Nicole: The big surprise for me is what’s taken Connecticut so long to get on track? They had a lot of check-marks in the plus column before the season, and I really thought they’d be a team to push for a top-end finish. That it took them till recently to get their first conference win has flabbergasted me. They had eight returning seniors, including 5-foot-10 goalie Annie Belanger in net. They added Natalie Snodgrass, a two-time U-18 WWC gold-medal winner who led the team in scoring in 2016. There were so many pieces there. Eight ties certainly make a difference, but man did I have high expectations for these Huskies.

If I’m any of the top seeds in the tournament, I’m definitely not taking any of those bottom teams lightly. Two weeks ago, Maine looked to be pushing for an at-large NCAA bid and then struggled against Merrimack and Connecticut. However, they’ve proven they can win games. Now there’s Connecticut with some wins and Vermont having well proven themselves as dangerous and suddenly none of those opening round Hockey East series look to be a sure thing. It certainly appears like it’ll be the most volatile tournament and the one most likely to have an upset. Most of Hockey East has struggled with consistency, so I’m not sure if a best-of-three series over that first weekend will help or hinder the lower seeds. In the second weekend’s one-off games, I think we’re more likely to see someone pull an upset.

I’m also interested to see how the rest of the season plays out for Boston College. They had a 5-0 win over Providence on Friday, but most of their recent games have been much lower-scoring then the ones earlier in the season and with closer margins of victory. This could just be a regression to the mean — we’ve said all season that it would be unlikely for both the Eagles and their individual players to keep up the torrid pace they’d been on. But I also wonder if Northeastern created a bit of a blueprint for how to keep BC a bit off balance. The Huskies were successful because they disrupted the passing lanes, clogged up the middle, and didn’t let the Eagles move the puck near as much as they’d been able to do the rest of the season. Boston College had been moving the puck a ton, often putting on a passing clinic and it all felt really seamless. When Northeastern broke that up a bit, BC seemed to lose a lot of their flow. I don’t think it’s a coincidence that teams seem to have closed the gap a bit against the Eagles in the weeks since that series. Boston College is still dangerous, but that Northeastern series helped make them seem a bit more mortal and a bit less intimidating.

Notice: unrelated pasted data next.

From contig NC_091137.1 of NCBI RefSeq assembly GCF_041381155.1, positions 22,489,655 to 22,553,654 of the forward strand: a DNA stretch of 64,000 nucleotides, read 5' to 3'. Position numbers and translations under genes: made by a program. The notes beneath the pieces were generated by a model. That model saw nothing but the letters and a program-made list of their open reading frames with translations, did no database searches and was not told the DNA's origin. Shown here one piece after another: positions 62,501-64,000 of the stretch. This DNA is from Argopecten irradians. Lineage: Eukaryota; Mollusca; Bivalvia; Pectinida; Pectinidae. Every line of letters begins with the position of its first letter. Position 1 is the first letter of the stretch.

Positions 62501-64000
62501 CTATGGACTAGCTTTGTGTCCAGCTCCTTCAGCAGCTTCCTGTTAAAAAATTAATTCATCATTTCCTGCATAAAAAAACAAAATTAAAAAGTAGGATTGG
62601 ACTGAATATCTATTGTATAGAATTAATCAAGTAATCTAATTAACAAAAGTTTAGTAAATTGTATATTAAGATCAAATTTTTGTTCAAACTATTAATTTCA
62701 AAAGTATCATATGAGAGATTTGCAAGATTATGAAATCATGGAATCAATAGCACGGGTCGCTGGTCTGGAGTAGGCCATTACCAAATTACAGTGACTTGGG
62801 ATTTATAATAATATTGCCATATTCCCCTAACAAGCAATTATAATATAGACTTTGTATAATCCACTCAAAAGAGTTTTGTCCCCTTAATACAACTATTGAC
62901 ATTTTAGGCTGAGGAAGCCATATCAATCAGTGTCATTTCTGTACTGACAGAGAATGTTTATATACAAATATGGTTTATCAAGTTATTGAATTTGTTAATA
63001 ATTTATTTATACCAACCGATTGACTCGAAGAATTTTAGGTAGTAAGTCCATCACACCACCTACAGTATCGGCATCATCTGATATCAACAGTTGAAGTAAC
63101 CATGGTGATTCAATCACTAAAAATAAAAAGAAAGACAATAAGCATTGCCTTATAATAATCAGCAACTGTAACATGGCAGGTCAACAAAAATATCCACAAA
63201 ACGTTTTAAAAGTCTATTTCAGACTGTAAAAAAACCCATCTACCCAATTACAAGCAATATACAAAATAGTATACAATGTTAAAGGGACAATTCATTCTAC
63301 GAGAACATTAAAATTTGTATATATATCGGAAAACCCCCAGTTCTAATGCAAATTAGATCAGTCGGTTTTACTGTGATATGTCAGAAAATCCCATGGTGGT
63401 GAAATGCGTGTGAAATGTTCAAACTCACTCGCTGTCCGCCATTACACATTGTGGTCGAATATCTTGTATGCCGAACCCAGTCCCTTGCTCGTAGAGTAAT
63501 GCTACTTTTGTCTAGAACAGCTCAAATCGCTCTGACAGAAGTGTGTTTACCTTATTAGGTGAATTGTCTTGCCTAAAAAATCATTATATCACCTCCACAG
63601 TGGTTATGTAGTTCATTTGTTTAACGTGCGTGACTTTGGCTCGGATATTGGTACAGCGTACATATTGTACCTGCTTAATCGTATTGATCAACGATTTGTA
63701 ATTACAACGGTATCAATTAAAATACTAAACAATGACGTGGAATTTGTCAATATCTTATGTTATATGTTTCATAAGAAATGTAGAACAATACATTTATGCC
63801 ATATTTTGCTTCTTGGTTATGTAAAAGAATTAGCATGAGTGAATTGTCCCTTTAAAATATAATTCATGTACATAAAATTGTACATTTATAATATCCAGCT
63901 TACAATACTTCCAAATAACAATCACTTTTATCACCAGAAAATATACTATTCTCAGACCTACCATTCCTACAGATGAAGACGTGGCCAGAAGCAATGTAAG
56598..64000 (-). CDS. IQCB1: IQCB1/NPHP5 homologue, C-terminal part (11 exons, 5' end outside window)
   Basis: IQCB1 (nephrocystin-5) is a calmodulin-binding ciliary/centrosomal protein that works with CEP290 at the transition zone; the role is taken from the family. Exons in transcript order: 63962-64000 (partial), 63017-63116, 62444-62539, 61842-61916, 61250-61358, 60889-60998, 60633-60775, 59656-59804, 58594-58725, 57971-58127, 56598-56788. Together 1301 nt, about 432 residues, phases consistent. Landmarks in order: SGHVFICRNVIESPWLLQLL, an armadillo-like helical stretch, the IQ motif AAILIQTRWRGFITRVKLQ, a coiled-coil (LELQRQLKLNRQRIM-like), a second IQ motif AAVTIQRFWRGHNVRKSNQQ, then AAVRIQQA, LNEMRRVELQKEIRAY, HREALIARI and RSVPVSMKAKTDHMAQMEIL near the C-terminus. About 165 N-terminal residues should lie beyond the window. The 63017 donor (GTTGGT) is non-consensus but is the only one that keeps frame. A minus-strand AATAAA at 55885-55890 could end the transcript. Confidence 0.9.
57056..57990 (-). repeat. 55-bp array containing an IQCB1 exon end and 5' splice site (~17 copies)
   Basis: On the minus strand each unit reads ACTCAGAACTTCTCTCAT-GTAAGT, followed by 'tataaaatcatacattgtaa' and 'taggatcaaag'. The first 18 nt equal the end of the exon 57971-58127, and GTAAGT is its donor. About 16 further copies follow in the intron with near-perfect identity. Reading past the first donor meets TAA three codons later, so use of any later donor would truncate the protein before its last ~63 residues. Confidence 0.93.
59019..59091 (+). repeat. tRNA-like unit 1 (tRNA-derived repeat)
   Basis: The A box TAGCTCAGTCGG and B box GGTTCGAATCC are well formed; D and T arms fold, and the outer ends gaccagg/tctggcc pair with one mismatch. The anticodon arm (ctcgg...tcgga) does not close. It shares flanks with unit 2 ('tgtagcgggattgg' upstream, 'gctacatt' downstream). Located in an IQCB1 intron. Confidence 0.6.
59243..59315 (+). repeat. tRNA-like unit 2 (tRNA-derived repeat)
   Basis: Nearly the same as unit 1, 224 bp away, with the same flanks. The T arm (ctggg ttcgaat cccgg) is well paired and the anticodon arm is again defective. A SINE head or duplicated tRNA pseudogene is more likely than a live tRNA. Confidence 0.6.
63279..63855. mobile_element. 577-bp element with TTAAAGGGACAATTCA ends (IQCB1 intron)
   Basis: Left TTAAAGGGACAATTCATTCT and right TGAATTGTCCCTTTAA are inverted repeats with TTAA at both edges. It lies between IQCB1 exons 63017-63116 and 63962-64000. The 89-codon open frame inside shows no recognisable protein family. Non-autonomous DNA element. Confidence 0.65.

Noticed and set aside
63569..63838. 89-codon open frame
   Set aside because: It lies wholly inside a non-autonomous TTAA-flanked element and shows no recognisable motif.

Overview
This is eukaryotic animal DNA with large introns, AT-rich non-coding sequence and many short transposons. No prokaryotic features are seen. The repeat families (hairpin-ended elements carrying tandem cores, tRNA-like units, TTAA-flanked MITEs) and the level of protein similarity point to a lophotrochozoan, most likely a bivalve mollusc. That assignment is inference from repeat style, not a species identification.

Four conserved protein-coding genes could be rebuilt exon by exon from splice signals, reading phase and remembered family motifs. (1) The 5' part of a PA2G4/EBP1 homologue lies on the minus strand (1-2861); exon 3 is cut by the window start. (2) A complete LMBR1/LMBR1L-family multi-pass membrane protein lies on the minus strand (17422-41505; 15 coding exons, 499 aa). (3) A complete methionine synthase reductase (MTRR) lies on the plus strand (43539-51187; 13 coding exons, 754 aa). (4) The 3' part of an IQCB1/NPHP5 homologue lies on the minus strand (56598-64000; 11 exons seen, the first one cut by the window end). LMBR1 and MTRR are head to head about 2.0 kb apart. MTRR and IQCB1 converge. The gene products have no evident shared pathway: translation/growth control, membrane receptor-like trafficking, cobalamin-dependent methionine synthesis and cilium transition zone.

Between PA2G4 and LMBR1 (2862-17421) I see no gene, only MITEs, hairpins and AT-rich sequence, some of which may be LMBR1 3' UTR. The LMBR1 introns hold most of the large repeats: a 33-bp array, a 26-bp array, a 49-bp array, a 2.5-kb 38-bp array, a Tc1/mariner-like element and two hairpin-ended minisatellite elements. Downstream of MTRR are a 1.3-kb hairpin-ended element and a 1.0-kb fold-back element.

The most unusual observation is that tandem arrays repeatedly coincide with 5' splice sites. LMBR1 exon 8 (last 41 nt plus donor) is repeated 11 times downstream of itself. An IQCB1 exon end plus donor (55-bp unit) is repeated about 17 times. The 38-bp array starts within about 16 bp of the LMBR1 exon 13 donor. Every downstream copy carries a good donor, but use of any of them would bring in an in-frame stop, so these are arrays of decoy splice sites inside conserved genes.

Over in the WCHA, Minnesota and Ohio State swapped spots, with the Gophers edging into second place by a point. How those two end the regular season could make for some interesting tournament meetings, as well. Ohio State tied St. Cloud twice and needed shootouts to earn an extra point. If the Buckeyes finish third in the conference, they draw the Huskies. The Gophers have SCSU this week, while Ohio State hosts Wisconsin. The Badgers have run away with the top spot, but that battle for second place could be interesting.